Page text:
"Save the child,and you save the nation."
L. Ron Hubbard
Founder of the Scientology Religion
Intolerance and bigotry have to be learned.
So too can human rights be instilled at an early age.
It is with our children, and educating them on human rights and the importance of diversity and tolerance, that a brighter future lies.
The need to honour and apply human rights, by both governments and individuals, cannot be understated. Yet very little education in this field is concentrated on the future, and on those who will need it most: our children.
Seeing this as an urgent need, Scientologist and educator Mary Shuttleworth, in coordination with the Church of Scientology International's Human Rights Office, founded Youth for Human Rights International (YHRI) in August 2001. YHRI's mission is to teach youth around the globe about human rights, helping them to become valuable advocates for tolerance and peace.
Her first task was to find a way to present the Universal Declaration of Human Rights in a form that would be understandable to the very young. In March 2002 Youth for Human Rights released the booklet What Are Human Rights? containing a simplified version of the Universal Declaration on Human Rights written especially for children. Instantly popular with teachers, government officials, community and religious leaders, not to mention the children themselves, the work has already been translated into 19 languages.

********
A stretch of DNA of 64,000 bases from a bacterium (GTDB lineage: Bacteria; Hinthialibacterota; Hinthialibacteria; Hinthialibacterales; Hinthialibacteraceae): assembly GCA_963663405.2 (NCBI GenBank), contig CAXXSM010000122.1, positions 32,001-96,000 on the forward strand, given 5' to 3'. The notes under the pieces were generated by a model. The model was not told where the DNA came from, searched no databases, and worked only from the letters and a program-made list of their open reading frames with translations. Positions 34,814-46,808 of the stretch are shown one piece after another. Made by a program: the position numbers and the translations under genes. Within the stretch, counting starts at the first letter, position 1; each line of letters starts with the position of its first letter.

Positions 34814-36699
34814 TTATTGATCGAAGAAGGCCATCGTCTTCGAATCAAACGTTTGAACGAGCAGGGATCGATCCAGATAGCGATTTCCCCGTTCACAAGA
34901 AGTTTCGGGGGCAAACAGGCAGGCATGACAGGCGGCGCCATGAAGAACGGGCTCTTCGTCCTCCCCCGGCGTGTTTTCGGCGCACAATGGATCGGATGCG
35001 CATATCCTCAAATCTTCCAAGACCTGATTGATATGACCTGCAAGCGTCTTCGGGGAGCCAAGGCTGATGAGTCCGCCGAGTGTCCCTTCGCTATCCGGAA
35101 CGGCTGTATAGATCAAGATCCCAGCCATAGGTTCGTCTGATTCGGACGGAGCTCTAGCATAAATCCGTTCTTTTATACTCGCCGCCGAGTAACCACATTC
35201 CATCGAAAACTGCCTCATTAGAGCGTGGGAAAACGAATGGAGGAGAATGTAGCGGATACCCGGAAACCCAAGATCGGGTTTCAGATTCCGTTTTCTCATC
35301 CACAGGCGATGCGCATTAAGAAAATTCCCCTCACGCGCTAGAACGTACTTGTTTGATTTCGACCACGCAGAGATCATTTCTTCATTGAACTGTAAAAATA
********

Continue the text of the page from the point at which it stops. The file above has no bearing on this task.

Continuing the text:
One of the most exciting projects Youth For Human Rights has taken on is the production of UNITED, a music video with a moving human rights message. UNITED shows a handful of children fighting for their rights - and winning, not through violence, but in a spirit of friendship. Directed by 19-year-old Taron Lexton, the entire 150-strong multi-ethnic cast including well known TV and film personalities all donated their time and talent in the cause of human rights for youth. All told, 3,000 people took part in this production. The 5-minute film features cameo appearances from soul legend Isaac Hayes, movie actress Erica Christensen ("Traffic") and TV actresses Catherine Bell ("JAG"), Jenna Elfman ("Dharma and Greg"), and Lynsey Bartilson ("Grounded for Life").
UNITED has won praise from the Deputy Director of the Office of the High Commissioner for Human Rights at the United Nations in New York, who described the work as "Brilliant. An important contribution to human rights education."
If you want more information on Youth for Human Rights or would like to participate contribute to any of their programs please contact Mary Shuttleworth, the program's director at: YouthHumanRights@aol.com
- November 21, 2009: Scientology Churches Celebrate Children's Rights on 20th Anniversary of International Children's Day
- October 28, 2009: Scientology-Sponsored Youth Group Helps Prevent Death From Malaria for Congo Refugees
- October 15, 2006: Committee on the Rights of the Child Sees Human Rights Education is a Top Priority
- June 3, 2006: Youth For Human Rights International - Ghana Human Rights Tour
- December 21, 2005: San Diego Youth Group Takes on Gang Violence as a Human Rights Issue
- October 28, 2005: Youth for Human Rights International – Addressing the Major Human Rights Issues Affecting Youth
- October 27, 2005: Compassion for Children in Africa Everyone’s Duty
- October 20, 2005: October Marked the 2nd Annual International Youth Summit 2005
- August 23, 2005: Human Rights Watch Announces Photo Essay on Plight of Uganda Children
- August 12, 2005: Kofi Annan Calls for Real Change to Secure Human Rights for Youth
- July 28, 2005: Youth for Human Rights International Promoting Human Rights Education at Panafest 2005
- March 3, 2005: Human Rights Newspaper for Youth Hits London
- March 1, 2005: The Parental Consent Act of 2005